“You used her,” says Stock. “You used her to make your bits so you could leave as soon as possible. Doesn’t that bother you at all?”

“No, not really.”

Stock says nothing to that, and instead lets me sweat it out for a while. He might have a point, in a way. I did use her. Yes, she was extremely enthusiastic about it, but that won’t make it right in Stock’s eyes. Plainly, he’s never had to argue about the ends justifying the means before.

“Would you rather she struggled with her insecurities and be unhappy? Now that she’s done it once, she’ll be perfectly capable of doing it again. The first time is always hardest.”

Stock’s hoof stops moving across the countertop. “I knew…” His shoulders droop and he sighs, a great, heavy, fatherly sigh full of responsibilities, unsaid words. “I knew about… that she liked mares. Ever since she was little, I knew. She never told me, though. She was scared. Can’t help but wonder if she’d have told Honeysuckle…”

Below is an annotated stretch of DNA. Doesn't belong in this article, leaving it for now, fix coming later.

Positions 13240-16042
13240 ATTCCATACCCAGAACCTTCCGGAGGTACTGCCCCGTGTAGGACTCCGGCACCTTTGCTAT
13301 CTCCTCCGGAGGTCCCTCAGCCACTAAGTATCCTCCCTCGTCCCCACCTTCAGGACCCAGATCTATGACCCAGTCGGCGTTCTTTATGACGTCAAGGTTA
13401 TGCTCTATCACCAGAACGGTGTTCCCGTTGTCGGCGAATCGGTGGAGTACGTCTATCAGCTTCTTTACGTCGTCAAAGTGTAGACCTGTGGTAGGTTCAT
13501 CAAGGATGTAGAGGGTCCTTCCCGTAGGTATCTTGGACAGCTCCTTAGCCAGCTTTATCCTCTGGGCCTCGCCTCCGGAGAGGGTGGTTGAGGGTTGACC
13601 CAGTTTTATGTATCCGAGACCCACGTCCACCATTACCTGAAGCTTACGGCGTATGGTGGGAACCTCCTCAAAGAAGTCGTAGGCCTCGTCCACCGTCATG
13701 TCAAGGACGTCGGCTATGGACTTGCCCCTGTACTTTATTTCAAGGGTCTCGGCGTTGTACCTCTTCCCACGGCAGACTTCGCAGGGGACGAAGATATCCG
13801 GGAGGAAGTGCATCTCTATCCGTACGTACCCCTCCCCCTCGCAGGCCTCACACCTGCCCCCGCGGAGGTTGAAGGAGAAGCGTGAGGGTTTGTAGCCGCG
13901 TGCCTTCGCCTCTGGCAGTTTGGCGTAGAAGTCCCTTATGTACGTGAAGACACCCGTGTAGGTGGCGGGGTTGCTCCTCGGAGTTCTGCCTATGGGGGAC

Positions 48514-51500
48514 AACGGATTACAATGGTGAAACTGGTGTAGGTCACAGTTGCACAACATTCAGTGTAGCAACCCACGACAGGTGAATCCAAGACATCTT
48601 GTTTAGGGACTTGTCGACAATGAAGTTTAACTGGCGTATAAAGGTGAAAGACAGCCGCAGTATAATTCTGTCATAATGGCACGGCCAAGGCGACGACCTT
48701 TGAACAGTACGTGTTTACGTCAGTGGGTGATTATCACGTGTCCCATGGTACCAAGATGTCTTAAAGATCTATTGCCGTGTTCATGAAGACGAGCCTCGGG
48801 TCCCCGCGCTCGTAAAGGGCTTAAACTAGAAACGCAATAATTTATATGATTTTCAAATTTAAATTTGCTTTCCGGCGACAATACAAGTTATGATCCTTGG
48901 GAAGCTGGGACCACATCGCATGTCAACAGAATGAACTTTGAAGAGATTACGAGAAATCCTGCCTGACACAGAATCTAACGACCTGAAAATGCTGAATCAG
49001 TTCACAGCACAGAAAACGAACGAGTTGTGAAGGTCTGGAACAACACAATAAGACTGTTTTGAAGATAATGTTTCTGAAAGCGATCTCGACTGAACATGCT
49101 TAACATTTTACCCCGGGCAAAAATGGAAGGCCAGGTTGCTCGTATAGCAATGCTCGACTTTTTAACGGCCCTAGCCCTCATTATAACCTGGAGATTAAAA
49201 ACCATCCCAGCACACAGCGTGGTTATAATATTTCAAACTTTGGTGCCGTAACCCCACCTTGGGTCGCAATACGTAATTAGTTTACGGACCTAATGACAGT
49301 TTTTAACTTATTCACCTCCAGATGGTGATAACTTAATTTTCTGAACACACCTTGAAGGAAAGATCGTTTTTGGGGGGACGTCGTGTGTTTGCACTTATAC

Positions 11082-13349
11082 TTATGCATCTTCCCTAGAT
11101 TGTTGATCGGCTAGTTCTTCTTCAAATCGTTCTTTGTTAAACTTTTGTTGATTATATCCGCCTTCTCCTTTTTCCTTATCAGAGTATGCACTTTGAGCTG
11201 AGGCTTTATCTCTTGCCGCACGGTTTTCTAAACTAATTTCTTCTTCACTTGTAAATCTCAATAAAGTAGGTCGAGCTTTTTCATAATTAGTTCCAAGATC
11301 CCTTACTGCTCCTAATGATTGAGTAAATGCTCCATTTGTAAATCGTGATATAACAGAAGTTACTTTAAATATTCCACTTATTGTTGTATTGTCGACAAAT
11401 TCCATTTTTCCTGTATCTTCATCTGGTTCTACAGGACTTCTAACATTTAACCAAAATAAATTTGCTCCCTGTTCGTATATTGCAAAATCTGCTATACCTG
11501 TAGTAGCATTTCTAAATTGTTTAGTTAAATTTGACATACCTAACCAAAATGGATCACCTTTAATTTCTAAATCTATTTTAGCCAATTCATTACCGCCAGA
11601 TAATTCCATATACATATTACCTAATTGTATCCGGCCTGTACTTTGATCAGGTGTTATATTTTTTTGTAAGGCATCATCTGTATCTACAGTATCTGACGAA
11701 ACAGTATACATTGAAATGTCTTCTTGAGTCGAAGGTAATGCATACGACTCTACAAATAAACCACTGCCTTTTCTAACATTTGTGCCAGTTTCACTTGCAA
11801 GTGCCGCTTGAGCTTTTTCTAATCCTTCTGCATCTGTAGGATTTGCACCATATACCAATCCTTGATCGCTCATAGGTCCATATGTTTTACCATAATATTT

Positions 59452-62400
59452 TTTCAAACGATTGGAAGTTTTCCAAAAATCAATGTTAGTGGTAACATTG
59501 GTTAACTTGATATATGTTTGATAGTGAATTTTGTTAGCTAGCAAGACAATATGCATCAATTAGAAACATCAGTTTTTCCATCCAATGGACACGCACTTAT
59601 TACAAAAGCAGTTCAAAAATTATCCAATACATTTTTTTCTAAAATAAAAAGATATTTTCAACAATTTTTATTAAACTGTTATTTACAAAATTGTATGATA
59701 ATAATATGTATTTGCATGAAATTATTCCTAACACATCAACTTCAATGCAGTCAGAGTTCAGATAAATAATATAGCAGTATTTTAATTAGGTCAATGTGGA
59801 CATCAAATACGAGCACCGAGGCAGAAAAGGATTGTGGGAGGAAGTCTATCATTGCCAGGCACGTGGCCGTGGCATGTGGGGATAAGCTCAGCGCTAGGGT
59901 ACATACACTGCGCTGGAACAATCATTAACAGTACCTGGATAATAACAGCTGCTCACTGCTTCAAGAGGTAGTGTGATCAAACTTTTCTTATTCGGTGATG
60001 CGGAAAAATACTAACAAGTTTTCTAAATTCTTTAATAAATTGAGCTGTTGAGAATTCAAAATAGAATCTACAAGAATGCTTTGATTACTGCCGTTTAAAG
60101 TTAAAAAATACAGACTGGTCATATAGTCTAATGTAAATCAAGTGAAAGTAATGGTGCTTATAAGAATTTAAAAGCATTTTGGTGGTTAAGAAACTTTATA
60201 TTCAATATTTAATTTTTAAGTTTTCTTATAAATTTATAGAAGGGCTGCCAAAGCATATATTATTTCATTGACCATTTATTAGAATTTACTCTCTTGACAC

“Honeysuckle?”

Another great sigh. He clenches his teeth as if in pain, shuts his eyes. “Her mother,” he says, his voice cracking slightly.

Is he… is he blaming himself for this?

“Please, Stock, that’s enough,” I murmur, reaching out to put my hoof on his. “What’s done is done. I wouldn’t have done it if I didn’t think she could handle it, and she could, and she did. Really, this isn’t so bad, right? When I leave she’ll be happier, and you won’t have to worry about—”

Stock jerks his hoof out of my grasp. “You’ve given me plenty to worry about. That was her first kiss.”

“It… was?”